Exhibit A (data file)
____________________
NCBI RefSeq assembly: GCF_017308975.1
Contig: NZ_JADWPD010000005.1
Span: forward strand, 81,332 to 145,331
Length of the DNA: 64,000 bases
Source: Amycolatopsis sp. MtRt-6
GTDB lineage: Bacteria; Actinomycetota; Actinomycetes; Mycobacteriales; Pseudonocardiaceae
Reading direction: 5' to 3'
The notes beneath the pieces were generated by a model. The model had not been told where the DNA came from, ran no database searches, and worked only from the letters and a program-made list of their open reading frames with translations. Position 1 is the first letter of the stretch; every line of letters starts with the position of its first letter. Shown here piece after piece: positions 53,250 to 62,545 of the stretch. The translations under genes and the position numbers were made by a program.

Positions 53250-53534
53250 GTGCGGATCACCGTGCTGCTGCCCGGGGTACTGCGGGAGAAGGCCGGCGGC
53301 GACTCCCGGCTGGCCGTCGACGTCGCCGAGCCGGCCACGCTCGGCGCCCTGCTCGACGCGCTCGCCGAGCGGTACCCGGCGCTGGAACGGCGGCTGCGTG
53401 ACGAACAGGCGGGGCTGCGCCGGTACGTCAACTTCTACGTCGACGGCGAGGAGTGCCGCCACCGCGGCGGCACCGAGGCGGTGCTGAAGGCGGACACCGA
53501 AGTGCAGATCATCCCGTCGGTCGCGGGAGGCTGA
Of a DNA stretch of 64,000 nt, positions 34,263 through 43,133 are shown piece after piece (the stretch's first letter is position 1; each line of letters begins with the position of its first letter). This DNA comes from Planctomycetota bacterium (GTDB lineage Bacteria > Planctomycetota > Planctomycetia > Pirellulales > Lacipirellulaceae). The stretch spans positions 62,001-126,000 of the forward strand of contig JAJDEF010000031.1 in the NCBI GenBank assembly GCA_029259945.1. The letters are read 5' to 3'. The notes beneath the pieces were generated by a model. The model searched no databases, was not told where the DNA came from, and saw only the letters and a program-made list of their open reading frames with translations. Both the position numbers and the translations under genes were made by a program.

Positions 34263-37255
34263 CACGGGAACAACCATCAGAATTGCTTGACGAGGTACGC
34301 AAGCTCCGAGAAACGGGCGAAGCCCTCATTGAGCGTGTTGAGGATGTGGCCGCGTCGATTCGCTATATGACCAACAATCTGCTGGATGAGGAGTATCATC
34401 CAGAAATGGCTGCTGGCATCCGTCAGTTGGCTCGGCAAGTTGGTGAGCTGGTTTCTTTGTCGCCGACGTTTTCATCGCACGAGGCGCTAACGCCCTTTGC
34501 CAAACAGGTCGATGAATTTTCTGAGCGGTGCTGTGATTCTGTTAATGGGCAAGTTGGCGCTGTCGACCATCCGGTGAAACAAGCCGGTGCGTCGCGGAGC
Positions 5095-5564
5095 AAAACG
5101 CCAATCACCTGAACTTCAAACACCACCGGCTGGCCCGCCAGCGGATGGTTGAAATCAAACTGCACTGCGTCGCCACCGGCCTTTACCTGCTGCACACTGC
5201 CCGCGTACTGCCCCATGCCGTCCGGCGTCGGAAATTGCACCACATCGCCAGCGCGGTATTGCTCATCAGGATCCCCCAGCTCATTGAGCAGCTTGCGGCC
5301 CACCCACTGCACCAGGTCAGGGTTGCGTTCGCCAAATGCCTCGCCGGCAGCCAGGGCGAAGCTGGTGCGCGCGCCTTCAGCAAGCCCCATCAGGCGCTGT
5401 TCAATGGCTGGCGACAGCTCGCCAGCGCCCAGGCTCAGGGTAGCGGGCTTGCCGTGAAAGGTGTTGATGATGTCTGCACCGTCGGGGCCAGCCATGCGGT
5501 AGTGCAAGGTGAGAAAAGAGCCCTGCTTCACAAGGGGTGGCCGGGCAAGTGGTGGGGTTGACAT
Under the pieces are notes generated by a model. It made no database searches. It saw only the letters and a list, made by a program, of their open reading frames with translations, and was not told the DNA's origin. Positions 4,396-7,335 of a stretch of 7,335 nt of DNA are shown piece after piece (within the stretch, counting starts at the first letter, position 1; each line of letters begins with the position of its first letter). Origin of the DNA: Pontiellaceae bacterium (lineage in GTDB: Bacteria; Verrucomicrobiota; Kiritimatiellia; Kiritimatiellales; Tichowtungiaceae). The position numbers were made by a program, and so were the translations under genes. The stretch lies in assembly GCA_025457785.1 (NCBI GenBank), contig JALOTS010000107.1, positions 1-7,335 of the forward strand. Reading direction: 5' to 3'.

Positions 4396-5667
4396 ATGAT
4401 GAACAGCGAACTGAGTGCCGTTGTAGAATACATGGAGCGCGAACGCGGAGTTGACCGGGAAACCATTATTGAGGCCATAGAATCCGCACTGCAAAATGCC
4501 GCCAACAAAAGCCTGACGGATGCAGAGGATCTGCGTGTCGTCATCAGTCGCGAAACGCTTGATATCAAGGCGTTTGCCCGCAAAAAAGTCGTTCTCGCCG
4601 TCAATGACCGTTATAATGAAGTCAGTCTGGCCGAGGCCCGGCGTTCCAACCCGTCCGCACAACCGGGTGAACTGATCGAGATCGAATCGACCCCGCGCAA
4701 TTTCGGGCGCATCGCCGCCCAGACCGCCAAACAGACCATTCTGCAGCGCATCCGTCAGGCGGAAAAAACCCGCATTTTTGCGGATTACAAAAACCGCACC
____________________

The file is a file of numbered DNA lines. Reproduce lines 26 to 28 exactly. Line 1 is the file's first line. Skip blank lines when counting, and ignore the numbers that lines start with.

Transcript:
5501 AGTGCAAGGTGAGAAAAGAGCCCTGCTTCACAAGGGGTGGCCGGGCAAGTGGTGGGGTTGACAT
Under the pieces are notes generated by a model. It made no database searches. It saw only the letters and a list, made by a program, of their open reading frames with translations, and was not told the DNA's origin. Positions 4,396-7,335 of a stretch of 7,335 nt of DNA are shown piece after piece (within the stretch, counting starts at the first letter, position 1; each line of letters begins with the position of its first letter). Origin of the DNA: Pontiellaceae bacterium (lineage in GTDB: Bacteria; Verrucomicrobiota; Kiritimatiellia; Kiritimatiellales; Tichowtungiaceae). The position numbers were made by a program, and so were the translations under genes. The stretch lies in assembly GCA_025457785.1 (NCBI GenBank), contig JALOTS010000107.1, positions 1-7,335 of the forward strand. Reading direction: 5' to 3'.

Positions 4396-5667